By Althea Miller
Spurred by a surreal identification with the experiences of the participants in a study conducted by Rachelle Winkle-­‐Wagner, the findings of which are described in Unchosen Me Race, Gender, and Identity among Black Women in College, STILLblack speaks to the triumph and trauma that was my undergraduate experience at the University of Wisconsin-­‐Madison from August 2007 – May 2012. Between the onslaught of hateful messages spewed at me by White peers, nonchalant professors, conservative think tanks denying my place at this institution, and a myriad of other horrors caused or compounded by my Blackness and the other identities intersecting it – I further grounded myself in my roots, despite various purgative efforts by others, or even myself. STILLblack depicts the gradation of identity from acting white, to total and unabashed Negritude, with a deliberate (albeit subtle) reference to minstrelsy – a message to the University that I will not allow myself to be pandered as the fruition of a diversity plan, nor am I a quota.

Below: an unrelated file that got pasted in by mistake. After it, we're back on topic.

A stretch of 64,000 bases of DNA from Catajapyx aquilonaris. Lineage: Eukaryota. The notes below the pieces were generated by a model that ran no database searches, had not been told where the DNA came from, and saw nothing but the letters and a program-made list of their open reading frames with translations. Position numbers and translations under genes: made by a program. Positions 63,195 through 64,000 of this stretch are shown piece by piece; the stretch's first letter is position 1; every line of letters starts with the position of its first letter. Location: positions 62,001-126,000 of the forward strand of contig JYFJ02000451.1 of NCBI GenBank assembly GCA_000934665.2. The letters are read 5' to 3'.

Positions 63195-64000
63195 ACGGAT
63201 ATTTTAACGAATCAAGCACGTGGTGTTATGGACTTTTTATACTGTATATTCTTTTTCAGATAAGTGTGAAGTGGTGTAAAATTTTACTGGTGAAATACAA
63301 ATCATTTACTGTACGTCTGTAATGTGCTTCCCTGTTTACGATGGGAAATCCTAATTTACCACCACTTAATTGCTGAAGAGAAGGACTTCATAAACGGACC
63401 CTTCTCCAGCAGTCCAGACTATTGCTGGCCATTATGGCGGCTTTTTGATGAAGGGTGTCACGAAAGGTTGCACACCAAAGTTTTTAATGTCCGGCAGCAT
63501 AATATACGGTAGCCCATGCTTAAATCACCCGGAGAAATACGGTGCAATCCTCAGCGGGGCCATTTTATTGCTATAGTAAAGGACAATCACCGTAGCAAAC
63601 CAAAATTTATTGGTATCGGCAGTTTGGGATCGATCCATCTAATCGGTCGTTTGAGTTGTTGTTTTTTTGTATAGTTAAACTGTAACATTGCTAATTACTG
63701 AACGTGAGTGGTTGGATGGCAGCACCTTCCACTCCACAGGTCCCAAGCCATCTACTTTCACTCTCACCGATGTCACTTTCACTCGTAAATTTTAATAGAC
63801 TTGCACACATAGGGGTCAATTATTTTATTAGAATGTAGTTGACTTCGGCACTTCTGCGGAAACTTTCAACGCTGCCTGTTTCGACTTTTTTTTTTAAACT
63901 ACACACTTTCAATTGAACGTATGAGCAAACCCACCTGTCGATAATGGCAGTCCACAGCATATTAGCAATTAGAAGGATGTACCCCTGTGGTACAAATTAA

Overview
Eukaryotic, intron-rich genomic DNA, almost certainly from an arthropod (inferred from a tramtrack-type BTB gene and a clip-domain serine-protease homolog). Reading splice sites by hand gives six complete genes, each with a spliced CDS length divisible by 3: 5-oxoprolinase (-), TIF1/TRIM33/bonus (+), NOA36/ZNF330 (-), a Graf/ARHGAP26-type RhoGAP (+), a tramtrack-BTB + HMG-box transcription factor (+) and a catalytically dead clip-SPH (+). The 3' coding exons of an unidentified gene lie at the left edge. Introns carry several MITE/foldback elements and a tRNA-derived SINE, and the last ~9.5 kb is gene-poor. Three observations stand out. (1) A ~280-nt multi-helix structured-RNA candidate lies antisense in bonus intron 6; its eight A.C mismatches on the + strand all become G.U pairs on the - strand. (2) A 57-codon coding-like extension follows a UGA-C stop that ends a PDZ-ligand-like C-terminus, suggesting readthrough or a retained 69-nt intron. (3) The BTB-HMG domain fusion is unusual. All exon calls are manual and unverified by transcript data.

I am a voice.
And I will be heard.

By Althea Miller

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